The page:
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Eduard Tubin


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    Symphony No. 2, "Legendaire'" (The Legendary): I. Legendaire - Swedish Radio Symphony Orchestra, Neeme Järvi
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    Ave Maria: Ave Maria for male choir and organ - Jan-Åke Larson, Lunds Studentsångare, Neeme Järvi
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    Estonian Dance Suite: Ristpulkade tants - Gothenburg Symphony Orchestra, Neeme Järvi
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    Symphony No. 9, ''Sinfonia semplice'': I. Adagio - Allegro - Estonian National Symphony Orchestra, Arvo Volmer
Estonian-born composer Eduard Tubin remained virtually unknown outside of his homeland for most of his life, despite having fled to Western Europe some 40 years before his death in 1982.
It was only during the final years of the twentieth century that Western orchestras and soloists began to explore his rather sizeable, rewarding output. Tubin was born in Kallaste in June 1905. Childhood training at the keyboard earned him admission to Tartu College of Music at the age of 19, where he studied both organ and composition with professor Heino Heller. Within months of graduating from the College in 1930 Tubin was hired as conductor of the Tartu City Theater, a post he filled with distinction until 1944. During a trip to Budapest during 1938 Tubin had the opportunity to take some informal lessons from Zoltán Kodály, at whose suggestion he began to explore the riches of Estonian folk music. In 1940, Tubin was hired to teach at Tartu College, but his tenure was cut short when he was forced to flee to Sweden in 1944.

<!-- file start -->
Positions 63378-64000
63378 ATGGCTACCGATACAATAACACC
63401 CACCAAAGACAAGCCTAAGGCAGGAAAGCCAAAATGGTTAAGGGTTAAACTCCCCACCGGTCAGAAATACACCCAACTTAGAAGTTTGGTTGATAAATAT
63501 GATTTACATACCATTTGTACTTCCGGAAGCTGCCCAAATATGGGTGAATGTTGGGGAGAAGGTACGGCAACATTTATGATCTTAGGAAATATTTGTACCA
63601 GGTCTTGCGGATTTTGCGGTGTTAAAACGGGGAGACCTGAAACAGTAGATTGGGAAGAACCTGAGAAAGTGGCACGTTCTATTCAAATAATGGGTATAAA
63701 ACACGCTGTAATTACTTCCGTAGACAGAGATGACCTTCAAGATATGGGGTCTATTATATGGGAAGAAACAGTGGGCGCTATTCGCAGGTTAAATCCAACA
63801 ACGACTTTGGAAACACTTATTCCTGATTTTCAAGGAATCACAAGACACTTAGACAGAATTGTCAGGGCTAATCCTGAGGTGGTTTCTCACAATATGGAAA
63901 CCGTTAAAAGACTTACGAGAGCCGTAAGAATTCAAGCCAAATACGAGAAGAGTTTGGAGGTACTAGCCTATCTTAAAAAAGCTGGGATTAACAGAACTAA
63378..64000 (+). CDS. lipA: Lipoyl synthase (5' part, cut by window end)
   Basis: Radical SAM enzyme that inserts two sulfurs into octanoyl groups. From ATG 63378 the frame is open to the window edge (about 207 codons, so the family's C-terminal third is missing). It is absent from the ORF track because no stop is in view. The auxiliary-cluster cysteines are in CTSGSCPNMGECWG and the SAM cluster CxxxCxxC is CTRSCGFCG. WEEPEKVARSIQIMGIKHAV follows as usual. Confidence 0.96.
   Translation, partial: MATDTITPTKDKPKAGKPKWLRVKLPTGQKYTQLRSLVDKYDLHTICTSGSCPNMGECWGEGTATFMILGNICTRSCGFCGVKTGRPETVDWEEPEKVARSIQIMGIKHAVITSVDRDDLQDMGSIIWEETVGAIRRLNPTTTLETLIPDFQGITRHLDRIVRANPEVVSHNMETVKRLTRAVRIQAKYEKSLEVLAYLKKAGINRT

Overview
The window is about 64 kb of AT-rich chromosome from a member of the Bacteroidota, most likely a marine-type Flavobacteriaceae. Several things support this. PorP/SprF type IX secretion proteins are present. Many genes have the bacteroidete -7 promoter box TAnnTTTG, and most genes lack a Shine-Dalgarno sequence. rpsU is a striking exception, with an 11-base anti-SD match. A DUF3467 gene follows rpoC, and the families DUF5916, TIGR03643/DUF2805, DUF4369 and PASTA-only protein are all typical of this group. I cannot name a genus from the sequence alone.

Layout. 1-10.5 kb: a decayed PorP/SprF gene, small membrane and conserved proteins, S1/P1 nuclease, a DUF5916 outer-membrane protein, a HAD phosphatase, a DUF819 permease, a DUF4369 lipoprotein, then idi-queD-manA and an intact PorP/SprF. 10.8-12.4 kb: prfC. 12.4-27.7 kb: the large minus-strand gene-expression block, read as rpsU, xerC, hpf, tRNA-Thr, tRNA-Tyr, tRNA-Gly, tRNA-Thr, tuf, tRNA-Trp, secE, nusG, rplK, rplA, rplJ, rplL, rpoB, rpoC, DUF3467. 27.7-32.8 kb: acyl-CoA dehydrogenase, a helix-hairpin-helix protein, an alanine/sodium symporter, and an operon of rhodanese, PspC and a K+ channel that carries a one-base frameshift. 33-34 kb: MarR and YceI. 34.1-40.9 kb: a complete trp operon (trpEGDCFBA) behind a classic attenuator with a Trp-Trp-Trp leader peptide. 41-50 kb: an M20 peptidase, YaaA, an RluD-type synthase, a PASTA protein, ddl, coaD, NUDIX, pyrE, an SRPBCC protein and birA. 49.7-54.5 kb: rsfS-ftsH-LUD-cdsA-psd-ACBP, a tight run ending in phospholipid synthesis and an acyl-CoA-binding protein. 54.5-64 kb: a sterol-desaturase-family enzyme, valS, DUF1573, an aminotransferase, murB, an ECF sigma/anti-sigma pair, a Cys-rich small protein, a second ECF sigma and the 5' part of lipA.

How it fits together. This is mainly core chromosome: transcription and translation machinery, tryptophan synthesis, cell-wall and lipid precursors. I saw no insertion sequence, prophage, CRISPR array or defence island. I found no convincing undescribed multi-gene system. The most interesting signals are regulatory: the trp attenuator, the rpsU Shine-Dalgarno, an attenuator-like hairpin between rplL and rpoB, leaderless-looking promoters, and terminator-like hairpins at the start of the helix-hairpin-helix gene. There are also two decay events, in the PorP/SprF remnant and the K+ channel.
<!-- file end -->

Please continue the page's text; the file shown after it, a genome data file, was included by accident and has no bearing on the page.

The fame Tubin had achieved in his homeland did little for him in his adopted country, and he was forced to prepare music (mostly the German classics) for the Drottningholm Palace Theater in Stockholm for most of his remaining years. Although he became a Swedish citizen in 1967, Tubin had very little contact with Swedish musical society, and it was only with the award of an Atterberg Fellowship in 1977 -- just five years before his death -- that his music began to earn recognition outside of the Soviet Union, where his operas and the ballet Kratt had remained in the musical repertoire.
Tubin, known during his lifetime as a composer for the stage, gained posthumous recognition for his orchestral music. His symphonic output is substantial, comprising ten complete symphonies and an incomplete 11th. Of these, the Fifth Symphony (1947), written shortly after his emigration to Sweden, has been the most frequently performed. This work, like most of Tubin's instrumental compositions, draws heavily on the Estonian folk music tradition, even incorporating an ancient Estonian hymn into the slow movement, while simultaneously adding a Slavic flavor which, however modified by the decades, clearly manifests its debt to the Dvorák tradition. Tubin's knowledge of folk dance tradition (acquired during a period of study at the Museum of Ethnography in Tartu during the Second World War) served him well during the creation of the lighthearted, entertaining Estonian Dance Suite.


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